A hop called Anchovy, and the impossibility of April Fools

A can of Angry Norwegian Anchovies from Futurama s01e06, 'A Fishful of Dollars'
Ingredients: Anchovies. (May contain traces of anger.)

A few years ago, U.S. brewing company Fast Fashion sponsored a new hop varietal and named it “anchovy”, in a move that’s probably half in-joke turned outwards and half marketing stunt.1 It’s still fairly niche, but it pops up occasionally in this part of the world, and always restarts a train of thought of mine when it does.2 Personally, I love anchovies; that’s a word with positive associations for me,3 and I can see the fun in the incongruity of naming a hop that. But the beer industry has an awkward relationship with comedy that’s worth poking at a little.

It’s never more obvious than the first few days of the fourth month each year, when “April Fools” posts dribble out across the internet as timezones roll around the world and various non-chronological social media feeds finally get around to showing you something. They fail in interestingly different ways sometimes, but it’s always a parade of low-effort nonsense that somehow still feels like it wasted too much of too many people’s time.

Collage of April Fools Day posts from Pilsner Urquell, Budvar, Untappd, Modern Times, Coopers, and Stone
2024 April Fools highlights — if that’s the word — from Pilsner Urquell, Budweiser Budvar, Untappd, Modern Times, Coopers, and Stone (original posts archived at those links for their full context, not that it helps much)

The only one I really liked this year was Pilsner Urquell’s gentle riff on the mlíko pour as “plant-based milk”.4 (Czech) Budweiser’s post is them taking a jab at (U.S.) Budweiser, but it’s clumsier and lacks punch because there’s nothing really wrong (or funny) about brewing with rice.5 Untappd’s “what if there was a silly app?” joke simply feels dated, rather than rising to self-satire. Modern Times’ “foam selfie” is something that has actually existed for years, and Coopers similarly just mashed together a trend for “AI”-generated recipes that has already crested with an example that would be great, and basically already is. Then Stone’s obviously-impossible “negative alcohol IPA”, is… what? Ridiculing the low-strength trend, or going more for an absurdist angle? I can’t tell, but I don’t think either works. Good comedy tries to say something,6 but most of what you see on April Fools seems to come from a shallower need to post something.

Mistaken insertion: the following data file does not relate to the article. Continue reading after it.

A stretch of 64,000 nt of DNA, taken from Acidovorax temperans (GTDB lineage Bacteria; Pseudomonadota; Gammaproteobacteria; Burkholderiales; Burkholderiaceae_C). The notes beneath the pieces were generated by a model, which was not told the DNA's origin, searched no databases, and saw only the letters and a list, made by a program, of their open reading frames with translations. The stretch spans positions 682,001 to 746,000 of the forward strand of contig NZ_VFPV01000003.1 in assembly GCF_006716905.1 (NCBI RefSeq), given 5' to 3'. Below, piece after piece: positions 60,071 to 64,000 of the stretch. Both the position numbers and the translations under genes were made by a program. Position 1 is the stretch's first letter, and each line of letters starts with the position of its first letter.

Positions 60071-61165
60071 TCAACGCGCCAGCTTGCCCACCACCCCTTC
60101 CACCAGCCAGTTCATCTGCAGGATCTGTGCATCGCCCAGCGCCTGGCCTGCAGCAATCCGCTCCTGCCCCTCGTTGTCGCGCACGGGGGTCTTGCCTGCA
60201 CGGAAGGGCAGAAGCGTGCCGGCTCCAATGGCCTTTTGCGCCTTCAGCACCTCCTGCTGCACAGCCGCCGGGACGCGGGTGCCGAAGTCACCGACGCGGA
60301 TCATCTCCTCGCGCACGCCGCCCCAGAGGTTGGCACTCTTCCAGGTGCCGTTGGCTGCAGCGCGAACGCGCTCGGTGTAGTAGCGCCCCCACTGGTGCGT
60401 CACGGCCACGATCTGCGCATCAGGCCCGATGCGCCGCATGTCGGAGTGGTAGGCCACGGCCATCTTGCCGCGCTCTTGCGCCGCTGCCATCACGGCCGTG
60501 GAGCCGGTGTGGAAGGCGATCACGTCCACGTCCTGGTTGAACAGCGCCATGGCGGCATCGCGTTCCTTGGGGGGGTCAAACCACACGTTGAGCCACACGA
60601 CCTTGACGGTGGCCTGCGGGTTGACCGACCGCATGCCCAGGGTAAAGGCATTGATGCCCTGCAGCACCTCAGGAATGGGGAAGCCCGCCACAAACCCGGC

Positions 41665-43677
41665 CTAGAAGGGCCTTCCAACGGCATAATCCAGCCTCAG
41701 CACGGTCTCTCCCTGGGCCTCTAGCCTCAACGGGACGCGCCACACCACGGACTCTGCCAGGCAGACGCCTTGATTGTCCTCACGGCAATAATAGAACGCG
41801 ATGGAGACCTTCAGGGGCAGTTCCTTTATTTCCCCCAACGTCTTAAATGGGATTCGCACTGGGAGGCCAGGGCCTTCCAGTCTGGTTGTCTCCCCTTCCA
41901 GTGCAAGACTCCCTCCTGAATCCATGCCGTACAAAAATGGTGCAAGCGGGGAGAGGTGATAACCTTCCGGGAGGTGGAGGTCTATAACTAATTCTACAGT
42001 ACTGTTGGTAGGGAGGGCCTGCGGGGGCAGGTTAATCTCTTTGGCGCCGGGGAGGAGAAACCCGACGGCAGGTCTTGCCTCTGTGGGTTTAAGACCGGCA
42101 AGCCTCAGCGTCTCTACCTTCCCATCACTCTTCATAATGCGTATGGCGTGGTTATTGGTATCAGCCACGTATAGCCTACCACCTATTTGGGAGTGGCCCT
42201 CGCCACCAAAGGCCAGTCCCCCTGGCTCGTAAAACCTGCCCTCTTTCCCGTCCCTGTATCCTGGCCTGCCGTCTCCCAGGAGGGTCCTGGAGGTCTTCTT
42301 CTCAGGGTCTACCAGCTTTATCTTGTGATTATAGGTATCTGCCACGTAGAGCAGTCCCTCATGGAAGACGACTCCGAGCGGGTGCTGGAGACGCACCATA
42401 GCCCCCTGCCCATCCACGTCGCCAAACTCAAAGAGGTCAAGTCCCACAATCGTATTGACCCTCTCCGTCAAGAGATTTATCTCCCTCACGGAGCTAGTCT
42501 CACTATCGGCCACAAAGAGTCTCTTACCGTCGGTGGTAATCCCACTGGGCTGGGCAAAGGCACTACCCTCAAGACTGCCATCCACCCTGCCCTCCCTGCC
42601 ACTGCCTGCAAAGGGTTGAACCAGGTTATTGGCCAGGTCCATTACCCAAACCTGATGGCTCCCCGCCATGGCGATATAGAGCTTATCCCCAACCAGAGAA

Mountain Culture are one of the few breweries I follow online who regularly go for a gag of some kind.7 Humour was a big part of their huge annual push for Hottest 100 votes, where they went for a Be Kind Rewind kind of low-budget brewery-themed film remake vibe,8 but it’s their April Fools posts that have reliably made me want to write something like this each year.

They announced joint venture seltzer production with Range, complete with a clever names-and-logos mashup, which made people go “oh, that makes sense” (it was peak seltzer trend, the two breweries often collaborate, and Range were already making some) for a while before realising it was a bit and shrugging it off.9 The next year, they announced two Beavis and Butt-Head themed beers, and then faked up a cease and desist from Paramount — the joke there apparently being the mere idea there’d ever be consequences for the rampant IP ripoffs our industry revels in; the beers were launched.10 Then this year they teased glass longneck bottles of their flagship beer, and the online response was a near-universal “hell yes” followed by disappointment when the rug was inevitably pulled. They later claimed to be considering making them — using April Fools as a coward’s trial balloon, like a teenager asking someone out “just joking… unless” — but nothing has eventuated yet.

None of this is worth it. So please, brewery marketing people and indeed anyone else with the keys to the relevant social media accounts: take a moment, right now, go to the calendar, put a reminder in for March 31 — delete tomorrow’s scheduled post.

The album art for 'Meet The Be Sharps' (in the style of 'Meet The Beatles!') from The Simpsons s05e01
The other cartoon reference on loop in my brain, now

But anyway, back to anchovy. Every brewery that uses the hop is caught between needing to riff on the name by referencing actual anchovies somehow (pizza, fishing, whatever),11 but also being careful to reassure potential buyers that no fish was involved in the brewing. Because of course you have to reassure people of that. Putting actual anchovies in a beer wouldn’t make a Top 100 of weird things we’ve done. (And I do wonder if you could actually make it work: oyster stout is a real thing, after all. I love them.)